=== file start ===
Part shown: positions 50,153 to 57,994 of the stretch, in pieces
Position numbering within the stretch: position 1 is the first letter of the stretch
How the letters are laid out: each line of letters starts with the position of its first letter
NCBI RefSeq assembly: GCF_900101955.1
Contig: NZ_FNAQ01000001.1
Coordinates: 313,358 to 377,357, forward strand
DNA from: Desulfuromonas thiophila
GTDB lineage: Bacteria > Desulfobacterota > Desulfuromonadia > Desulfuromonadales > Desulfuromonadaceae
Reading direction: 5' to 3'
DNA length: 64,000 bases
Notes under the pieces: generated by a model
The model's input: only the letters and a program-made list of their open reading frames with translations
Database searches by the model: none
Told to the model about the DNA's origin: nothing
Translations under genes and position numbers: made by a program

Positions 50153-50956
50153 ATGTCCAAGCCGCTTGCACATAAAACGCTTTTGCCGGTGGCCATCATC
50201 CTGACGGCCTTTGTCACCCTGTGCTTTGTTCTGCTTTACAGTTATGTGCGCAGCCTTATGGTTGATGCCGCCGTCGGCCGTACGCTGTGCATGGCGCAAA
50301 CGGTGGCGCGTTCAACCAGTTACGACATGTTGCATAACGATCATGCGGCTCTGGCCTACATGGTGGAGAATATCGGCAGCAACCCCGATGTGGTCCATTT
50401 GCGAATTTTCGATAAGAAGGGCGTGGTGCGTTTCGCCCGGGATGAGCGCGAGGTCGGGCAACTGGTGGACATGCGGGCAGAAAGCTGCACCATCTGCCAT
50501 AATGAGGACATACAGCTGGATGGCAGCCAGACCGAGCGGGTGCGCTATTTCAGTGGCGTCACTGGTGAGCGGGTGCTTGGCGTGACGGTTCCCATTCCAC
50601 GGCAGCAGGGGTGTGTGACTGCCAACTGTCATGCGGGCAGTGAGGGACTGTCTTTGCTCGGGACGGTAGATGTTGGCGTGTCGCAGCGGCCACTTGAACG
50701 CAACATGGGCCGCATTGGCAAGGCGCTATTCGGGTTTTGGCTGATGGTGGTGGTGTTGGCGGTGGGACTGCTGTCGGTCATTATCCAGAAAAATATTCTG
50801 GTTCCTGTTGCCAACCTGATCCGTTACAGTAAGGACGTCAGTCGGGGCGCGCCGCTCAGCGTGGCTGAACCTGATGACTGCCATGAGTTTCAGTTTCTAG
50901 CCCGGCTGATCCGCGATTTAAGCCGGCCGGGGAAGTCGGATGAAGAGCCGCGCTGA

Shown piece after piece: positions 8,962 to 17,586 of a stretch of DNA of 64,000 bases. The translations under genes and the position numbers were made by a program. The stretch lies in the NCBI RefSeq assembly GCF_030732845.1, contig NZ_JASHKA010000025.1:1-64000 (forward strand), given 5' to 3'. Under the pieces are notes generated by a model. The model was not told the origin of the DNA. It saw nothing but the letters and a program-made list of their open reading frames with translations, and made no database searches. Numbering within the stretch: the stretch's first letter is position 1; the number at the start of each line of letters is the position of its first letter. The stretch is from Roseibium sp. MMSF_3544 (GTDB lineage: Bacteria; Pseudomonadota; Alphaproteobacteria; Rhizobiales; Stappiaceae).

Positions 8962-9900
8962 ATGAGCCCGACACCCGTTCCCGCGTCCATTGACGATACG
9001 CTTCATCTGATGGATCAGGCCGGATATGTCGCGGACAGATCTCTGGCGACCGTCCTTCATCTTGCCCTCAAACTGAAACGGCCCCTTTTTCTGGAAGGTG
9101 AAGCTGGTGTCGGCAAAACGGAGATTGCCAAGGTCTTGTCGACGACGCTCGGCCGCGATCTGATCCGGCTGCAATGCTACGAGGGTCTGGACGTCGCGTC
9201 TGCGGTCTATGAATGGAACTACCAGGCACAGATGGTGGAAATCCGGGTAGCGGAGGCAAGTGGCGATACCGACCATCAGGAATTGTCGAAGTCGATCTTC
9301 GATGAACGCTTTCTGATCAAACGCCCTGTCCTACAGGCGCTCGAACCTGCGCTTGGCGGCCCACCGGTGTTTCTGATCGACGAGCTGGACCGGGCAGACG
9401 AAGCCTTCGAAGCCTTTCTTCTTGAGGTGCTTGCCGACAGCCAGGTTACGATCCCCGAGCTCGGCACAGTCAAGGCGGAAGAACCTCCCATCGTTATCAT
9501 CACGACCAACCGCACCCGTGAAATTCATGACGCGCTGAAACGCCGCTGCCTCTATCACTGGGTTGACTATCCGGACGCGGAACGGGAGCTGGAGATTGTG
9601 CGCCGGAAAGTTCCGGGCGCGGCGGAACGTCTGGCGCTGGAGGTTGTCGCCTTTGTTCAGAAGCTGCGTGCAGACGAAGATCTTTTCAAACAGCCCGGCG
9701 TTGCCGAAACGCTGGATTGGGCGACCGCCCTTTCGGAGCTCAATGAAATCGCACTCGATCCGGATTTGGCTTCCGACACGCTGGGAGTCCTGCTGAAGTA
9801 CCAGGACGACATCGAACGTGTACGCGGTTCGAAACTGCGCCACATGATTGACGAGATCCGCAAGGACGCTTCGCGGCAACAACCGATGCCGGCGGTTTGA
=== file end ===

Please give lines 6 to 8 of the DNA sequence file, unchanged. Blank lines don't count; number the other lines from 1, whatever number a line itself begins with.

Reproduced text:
Coordinates: 313,358 to 377,357, forward strand
DNA from: Desulfuromonas thiophila
GTDB lineage: Bacteria > Desulfobacterota > Desulfuromonadia > Desulfuromonadales > Desulfuromonadaceae